Anything but a slow news day

    Some big things happened across the country today, and we at the Breaking News Blog aim to keep you up to date. It’s like the local nightly news, but minus the big hair and flag pin chatter. Here’s a breakdown of today’s top stories:

    Senator Ted Kennedy, the second-longest serving current U.S. senator, was diagnosed today with a malignant brain tumor. The news came after he was struck by a seizure last Saturday and went in for further medical examination. The 76-year-old lawmaker suffers from malignant glioma, which according to the National Cancer Institute is the most common primary brain tumor. Kennedy will remain in the hospital while doctors decide on the best course of treatment, which could include chemotherapy and radiation.

    As expected, Hillary Clinton won the Democratic primary in Kentucky, adding fuel to her fire and leading her to vow to fight on. Clinton received 65 percent of the vote to Obama’s 30 percent, but Obama racked up enough delegates to give him over half of the pledged delegate count nationwide (1,627 out of a total of 3,253, according to CNN). At this point neither candidate is expected to reach the magic number of total delegates (2,025) by the time primary season ends June 3, which leaves the election in the hands of Democratic superdelegates. Oregon also held its primary today, although voting continues until 11 pm PST tonight. Obama is expected to win handily in the Beaver state.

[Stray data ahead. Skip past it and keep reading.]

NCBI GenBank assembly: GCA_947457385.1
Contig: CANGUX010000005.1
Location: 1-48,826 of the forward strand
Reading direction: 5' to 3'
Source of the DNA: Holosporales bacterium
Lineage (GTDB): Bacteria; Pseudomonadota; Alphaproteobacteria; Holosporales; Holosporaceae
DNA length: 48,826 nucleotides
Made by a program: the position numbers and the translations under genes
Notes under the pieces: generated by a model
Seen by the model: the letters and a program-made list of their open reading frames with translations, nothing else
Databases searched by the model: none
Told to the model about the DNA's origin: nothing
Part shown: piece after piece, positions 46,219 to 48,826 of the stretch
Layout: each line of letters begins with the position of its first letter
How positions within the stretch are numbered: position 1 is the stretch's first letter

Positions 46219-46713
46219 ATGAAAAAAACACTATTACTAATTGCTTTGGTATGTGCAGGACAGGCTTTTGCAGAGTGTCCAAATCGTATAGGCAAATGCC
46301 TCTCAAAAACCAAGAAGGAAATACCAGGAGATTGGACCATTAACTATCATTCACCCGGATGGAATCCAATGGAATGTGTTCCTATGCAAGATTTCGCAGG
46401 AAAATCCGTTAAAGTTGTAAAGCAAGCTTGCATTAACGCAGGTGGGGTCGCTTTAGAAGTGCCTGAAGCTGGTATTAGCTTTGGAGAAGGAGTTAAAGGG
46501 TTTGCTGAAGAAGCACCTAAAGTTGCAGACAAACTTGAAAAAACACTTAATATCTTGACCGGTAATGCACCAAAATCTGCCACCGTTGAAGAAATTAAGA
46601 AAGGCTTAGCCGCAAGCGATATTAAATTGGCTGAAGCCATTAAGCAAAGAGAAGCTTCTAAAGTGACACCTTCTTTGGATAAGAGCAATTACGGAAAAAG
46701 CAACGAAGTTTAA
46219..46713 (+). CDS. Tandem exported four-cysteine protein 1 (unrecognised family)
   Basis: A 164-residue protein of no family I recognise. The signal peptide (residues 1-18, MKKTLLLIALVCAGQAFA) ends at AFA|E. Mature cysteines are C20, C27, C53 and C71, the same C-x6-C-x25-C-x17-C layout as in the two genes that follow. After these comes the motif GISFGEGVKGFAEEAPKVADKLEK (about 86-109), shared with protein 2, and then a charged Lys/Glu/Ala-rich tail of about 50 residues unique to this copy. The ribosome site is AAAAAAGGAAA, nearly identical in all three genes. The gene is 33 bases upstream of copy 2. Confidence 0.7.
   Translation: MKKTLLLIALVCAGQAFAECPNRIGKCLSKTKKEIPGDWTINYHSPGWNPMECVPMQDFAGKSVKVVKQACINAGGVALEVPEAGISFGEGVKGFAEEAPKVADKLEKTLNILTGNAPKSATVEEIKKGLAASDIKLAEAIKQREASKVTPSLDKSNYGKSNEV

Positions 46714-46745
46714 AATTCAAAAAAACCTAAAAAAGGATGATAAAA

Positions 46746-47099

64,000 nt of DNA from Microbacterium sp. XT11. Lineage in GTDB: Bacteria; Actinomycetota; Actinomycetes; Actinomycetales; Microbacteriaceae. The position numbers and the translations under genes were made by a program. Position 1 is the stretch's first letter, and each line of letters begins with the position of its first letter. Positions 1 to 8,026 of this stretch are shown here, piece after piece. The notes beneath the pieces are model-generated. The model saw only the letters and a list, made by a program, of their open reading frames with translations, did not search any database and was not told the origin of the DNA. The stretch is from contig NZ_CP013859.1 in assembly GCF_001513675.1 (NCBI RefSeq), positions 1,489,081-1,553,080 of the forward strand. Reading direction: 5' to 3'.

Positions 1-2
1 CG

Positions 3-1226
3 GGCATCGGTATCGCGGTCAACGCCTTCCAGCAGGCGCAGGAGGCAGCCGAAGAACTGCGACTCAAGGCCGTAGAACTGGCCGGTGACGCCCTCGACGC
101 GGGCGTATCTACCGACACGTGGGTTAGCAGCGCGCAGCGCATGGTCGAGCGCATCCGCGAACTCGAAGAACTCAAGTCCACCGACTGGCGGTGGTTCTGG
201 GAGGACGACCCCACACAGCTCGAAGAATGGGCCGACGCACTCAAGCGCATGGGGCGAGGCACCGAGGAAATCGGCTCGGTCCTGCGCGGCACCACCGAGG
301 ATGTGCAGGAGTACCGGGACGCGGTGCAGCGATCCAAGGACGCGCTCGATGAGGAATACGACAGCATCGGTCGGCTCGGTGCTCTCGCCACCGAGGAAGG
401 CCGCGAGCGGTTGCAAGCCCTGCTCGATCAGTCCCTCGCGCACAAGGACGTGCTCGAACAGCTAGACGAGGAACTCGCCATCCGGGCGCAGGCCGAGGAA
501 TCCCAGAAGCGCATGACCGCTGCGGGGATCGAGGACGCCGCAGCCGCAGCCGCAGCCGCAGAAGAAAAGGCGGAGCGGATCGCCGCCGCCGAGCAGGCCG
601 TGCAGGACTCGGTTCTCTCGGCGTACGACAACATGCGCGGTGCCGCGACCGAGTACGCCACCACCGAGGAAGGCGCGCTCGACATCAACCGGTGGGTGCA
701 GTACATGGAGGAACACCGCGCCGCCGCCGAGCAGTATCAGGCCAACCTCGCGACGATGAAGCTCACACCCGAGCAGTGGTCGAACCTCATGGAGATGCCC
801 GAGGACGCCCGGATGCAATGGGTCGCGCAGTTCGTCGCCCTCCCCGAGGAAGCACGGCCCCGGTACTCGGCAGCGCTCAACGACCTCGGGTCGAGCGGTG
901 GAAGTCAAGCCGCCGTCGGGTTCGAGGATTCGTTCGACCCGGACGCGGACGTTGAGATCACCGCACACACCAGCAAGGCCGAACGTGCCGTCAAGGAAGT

In a 2-1 decision, a Richmond federal appeals court today struck down a Virginia law banning a type of late-term abortion. The law, which banned “partial birth infanticide,” was ruled unconstitutional despite the law’s similarity to a federal ban that was upheld by the Supreme Court last year in Gonzales v. Carhart. According to the majority opinion, the two laws differed in that the federal law imposes criminal charges only if the doctor intends to perform the prohibited procedure, while the Virginia law punished doctors for performing the procedure by mistake. For instance, if the doctor set out to perform a regular abortion procedure but “accidentally deliver the fetus to an anatomical landmark” and thus must cause “fetal demise” in order to complete removal. Twenty-seven states have passed late-term abortion bans, but according to the Center for Reproductive Rights, 16 of those have been overturned.


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